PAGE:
In July 1937, the variant "Link-SBP" was tested, where the SPB means - Composite Dive Bomber, who later took a real part in the war. In the first flight of this flying aircraft carrier, Stefanovsky (TB-3), as well as Nikolev and Taborovsky (I-16s) took part. And already in 1938 Vakhmistrov, introduced the Commission "Link-SBP" in the following version: carrier - Tupolev TB-3-4AM-34FRN; two fighter aircraft - Polikarpov I-16 type 5, carrying two 250 kg of the FAB-250 bomb.
Throughout 1938, work was carried out to refuel fighters on a carrier, with the goal of creating an air carrier carrying eight I-16 fighters capable of refueling from an aircraft carrier without landing on land. According to this version, it was assumed that the aircraft carrier would take off with two fighters under the wings, while the remaining six fighters would be attached to it already in the air. The project of a carrier with eight fighters was never implemented.
Later, in November 1939, a variant with three I-16 fighters attached to the aircraft carrier TB-3 in the air was tested. The variant was called "Link-7".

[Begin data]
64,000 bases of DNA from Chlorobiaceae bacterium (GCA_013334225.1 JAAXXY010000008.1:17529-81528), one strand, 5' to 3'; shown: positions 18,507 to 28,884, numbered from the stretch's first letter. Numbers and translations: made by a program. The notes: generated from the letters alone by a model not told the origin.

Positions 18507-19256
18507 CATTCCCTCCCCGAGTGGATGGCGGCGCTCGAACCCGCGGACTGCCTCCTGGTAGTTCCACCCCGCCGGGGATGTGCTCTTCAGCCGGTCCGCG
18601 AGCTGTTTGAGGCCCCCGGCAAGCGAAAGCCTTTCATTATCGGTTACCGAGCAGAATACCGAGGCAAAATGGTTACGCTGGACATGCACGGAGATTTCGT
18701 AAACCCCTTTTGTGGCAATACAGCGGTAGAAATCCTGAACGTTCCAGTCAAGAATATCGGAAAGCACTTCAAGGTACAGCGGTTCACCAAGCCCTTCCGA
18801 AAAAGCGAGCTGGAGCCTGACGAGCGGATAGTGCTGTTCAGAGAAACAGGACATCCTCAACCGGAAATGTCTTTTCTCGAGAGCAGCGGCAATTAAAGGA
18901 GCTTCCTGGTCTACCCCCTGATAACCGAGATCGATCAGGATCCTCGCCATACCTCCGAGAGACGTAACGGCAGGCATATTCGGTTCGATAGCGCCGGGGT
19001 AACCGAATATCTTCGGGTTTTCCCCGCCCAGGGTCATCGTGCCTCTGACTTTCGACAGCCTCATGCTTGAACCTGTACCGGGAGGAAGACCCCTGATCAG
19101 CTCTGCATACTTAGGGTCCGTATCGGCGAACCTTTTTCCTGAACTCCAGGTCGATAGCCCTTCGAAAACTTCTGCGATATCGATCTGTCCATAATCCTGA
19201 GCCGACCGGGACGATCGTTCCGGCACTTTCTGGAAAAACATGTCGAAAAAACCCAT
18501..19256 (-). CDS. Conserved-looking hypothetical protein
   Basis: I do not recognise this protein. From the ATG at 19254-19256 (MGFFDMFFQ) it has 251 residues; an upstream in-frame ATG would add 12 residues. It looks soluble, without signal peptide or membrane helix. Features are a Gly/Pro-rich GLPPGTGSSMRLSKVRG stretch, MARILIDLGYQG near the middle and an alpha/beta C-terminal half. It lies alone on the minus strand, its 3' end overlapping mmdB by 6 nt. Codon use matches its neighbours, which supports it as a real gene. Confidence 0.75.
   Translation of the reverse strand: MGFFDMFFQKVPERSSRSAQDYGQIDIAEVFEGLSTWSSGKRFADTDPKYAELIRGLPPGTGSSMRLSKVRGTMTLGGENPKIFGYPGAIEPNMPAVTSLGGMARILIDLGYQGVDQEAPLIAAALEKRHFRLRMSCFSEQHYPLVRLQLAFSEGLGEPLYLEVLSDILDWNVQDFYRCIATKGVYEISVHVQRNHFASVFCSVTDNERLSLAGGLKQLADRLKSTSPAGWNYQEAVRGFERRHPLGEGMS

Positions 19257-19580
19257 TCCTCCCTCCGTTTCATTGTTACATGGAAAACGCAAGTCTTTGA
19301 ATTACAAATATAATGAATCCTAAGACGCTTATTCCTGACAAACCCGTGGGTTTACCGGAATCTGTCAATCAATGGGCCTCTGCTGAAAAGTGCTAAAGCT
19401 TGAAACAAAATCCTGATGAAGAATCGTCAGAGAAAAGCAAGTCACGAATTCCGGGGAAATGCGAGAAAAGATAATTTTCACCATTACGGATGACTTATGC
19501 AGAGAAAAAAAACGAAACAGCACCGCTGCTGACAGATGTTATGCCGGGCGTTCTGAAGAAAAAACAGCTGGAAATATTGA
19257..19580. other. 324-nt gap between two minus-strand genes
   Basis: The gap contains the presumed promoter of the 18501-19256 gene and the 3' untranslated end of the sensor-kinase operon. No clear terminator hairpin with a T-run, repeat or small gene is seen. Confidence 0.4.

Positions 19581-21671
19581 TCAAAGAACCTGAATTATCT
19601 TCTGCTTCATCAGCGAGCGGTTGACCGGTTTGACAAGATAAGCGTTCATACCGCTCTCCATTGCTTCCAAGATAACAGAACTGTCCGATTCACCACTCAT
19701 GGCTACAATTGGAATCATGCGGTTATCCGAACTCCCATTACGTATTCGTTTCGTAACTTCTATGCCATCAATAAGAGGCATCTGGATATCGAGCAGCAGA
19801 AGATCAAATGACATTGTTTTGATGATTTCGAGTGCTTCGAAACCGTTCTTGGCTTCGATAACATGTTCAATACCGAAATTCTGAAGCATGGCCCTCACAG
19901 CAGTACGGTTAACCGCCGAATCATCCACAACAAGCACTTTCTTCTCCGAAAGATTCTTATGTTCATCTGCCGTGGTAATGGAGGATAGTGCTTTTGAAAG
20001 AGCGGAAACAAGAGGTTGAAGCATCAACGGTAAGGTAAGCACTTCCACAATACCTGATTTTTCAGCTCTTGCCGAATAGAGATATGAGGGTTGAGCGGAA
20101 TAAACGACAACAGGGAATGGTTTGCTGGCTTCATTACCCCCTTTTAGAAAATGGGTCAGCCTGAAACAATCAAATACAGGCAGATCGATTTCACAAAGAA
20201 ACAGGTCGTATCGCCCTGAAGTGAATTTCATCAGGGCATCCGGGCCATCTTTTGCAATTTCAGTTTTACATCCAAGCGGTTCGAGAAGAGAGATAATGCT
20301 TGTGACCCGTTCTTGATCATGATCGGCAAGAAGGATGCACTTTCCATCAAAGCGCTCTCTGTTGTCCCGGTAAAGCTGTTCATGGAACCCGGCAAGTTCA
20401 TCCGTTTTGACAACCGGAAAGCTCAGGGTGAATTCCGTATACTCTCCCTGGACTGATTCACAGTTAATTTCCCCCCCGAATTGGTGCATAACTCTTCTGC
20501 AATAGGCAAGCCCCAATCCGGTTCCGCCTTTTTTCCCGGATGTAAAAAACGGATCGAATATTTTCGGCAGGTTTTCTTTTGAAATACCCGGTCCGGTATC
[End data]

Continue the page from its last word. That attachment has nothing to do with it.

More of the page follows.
Battle baptism of the "Link-SPB" took place on July 26, 1941, when after a number of failures of conventional bombers, unsuccessfully trying to bomb the Charles Bridge on the Danube, it was decided to use aircraft carriers and to check was given the mission to bomb the "SPB" oil storage in Constanta. The task was successfully completed - the target was hit without loss, during the air strike, the fighter-bombers disconnected from the cargo of bombs from the carriers at a distance of 40 km from the target, and after the defeat the targets returned to the airfield in Odessa, where they refueled and returned to Evpatoria on their own.
In connection with the successful demonstration of the Sven-SPB capabilities, on August 10, 1941, an air strike was carried out for the main purpose - the Charles I [Chernovodsk] Bridge on the Danube, through which, in addition to the troops, the Ploiesti-Constanta oil pipeline also passed. For this, the fighters were additionally equipped with a 95 liter fuel tank, to get an additional 35 minutes flight. The attack was carried out by three carriers, but in one of them there was a breakdown, and he was forced to go back, the rest fired bombers 15 kilometers from the Romanian coast. Fighter bombers made a successful attack at a peak from a height of 1800 m and returned without loss.